Greens keep pressure on for legislative solution
Greens keep pressure on for legislative solution to Zimbabwe tour
Green Co-Leader Rod Donald says he'll be continuing his efforts to win support among Parliament's other parties for a legislative solution to the Zimbabwe cricket tour crisis.
"I expect to meet again with Foreign Affairs Minister Phil Goff and Crown Law officials this week to try to overcome any reservations about my Zimbabwe Sporting Sanction Bill," Mr Donald says. "Another meeting of representatives from all parties is also planned where I hope we can look at legislative options for solving the Zimbabwe cricket tour crisis.
"At last night's cross-party meeting there was strong opposition to the tour proceeding. While there might be disagreements around the best form that Parliamentary intervention might take to achieve that goal, I am still hopeful that, working together, we can find a way to stop the tour."
Mr Donald said criticism of his Zimbabwe Sporting Sanction Bill as curbing Kiwis' human rights grossly misrepresented its effect. The Bill simply stops national sporting sides from playing in Zimbabwe. It does not prevent individuals from travelling to that country.
"There are already special circumstances where our Parliament has prevented New Zealand citizens from doing things overseas which are contrary to our national interest.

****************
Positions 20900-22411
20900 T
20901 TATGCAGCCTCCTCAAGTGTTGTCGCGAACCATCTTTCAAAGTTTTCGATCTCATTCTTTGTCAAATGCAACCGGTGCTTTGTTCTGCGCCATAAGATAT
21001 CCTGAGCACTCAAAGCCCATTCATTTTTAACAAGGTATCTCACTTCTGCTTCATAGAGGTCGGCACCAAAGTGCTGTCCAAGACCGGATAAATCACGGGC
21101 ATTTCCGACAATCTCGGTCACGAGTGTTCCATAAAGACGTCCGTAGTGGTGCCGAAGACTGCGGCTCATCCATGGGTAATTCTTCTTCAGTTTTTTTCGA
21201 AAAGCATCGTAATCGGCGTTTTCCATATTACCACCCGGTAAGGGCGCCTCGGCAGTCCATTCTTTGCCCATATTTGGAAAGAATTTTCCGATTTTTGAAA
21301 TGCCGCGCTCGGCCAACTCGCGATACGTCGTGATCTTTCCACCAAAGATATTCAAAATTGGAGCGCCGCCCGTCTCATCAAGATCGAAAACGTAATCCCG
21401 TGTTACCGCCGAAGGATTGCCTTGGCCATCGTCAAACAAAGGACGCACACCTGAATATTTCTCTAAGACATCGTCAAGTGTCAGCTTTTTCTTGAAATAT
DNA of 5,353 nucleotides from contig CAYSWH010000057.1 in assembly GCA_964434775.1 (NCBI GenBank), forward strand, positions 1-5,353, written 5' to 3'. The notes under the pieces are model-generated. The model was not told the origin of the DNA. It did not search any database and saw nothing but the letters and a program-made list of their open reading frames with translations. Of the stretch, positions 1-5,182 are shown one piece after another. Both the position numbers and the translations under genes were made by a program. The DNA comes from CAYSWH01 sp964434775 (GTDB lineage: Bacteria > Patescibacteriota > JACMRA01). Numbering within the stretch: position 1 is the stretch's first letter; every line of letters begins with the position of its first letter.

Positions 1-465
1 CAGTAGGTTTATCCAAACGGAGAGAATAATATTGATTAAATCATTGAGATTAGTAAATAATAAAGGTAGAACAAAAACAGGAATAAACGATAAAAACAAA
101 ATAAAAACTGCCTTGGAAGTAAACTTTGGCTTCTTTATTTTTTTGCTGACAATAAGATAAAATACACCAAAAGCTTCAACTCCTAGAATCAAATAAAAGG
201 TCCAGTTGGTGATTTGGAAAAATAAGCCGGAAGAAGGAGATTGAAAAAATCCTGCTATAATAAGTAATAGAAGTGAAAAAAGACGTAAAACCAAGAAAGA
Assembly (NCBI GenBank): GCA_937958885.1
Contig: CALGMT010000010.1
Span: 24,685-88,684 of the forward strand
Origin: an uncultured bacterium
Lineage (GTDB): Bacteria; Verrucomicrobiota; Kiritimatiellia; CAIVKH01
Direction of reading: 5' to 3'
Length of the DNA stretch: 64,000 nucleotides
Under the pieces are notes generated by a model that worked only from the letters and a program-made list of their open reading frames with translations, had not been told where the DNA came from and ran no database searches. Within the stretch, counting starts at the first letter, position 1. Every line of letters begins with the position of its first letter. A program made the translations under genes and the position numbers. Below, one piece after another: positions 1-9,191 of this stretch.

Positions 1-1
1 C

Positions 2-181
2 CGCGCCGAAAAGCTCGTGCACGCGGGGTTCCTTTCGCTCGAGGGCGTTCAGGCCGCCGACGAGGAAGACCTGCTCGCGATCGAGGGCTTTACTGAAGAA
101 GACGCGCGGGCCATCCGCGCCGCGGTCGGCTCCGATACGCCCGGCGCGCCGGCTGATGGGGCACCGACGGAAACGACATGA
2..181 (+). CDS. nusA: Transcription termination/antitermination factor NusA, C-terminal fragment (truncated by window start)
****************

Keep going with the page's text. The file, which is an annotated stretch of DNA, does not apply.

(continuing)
"For example, we have laws which prevent Kiwis from being sex tourists in Asia, from working on nuclear weaponry, or from becoming mercenaries. The idea of placing some very limited, very specific legislative limits on the activities of New Zealand private organisations and individuals overseas is nothing new, and opponents of my Bill shouldn't pretend otherwise.
"Whenever a country imposes sanctions of any kind on another, there are some things that its citizens cannot do. When New Zealand imposed economic sanctions on South Africa in the 1980s, we restricted the right of Kiwi businesses to sell their products in South Africa.
"The sporting sanctions I have proposed work in exactly the same way. They don't stop individuals from travelling to Zimbabwe, but they do say that there is one very specific thing, the sending of a national sporting side under New Zealand's flag to Zimbabwe, that will not be permitted."
While the suite of measures agreed to at the cross-party meeting last night were heartening, Mr Donald says none of them would achieve the immediate goal of stopping the Black Caps' tour.
"This is one tangible step New Zealand can take to apply pressure to Mugabe. It will be seen by the world as New Zealand standing up to Robert Mugabe's brutality. On the other hand, if we don't stand up for our principles we will be seen to be putting money before morality."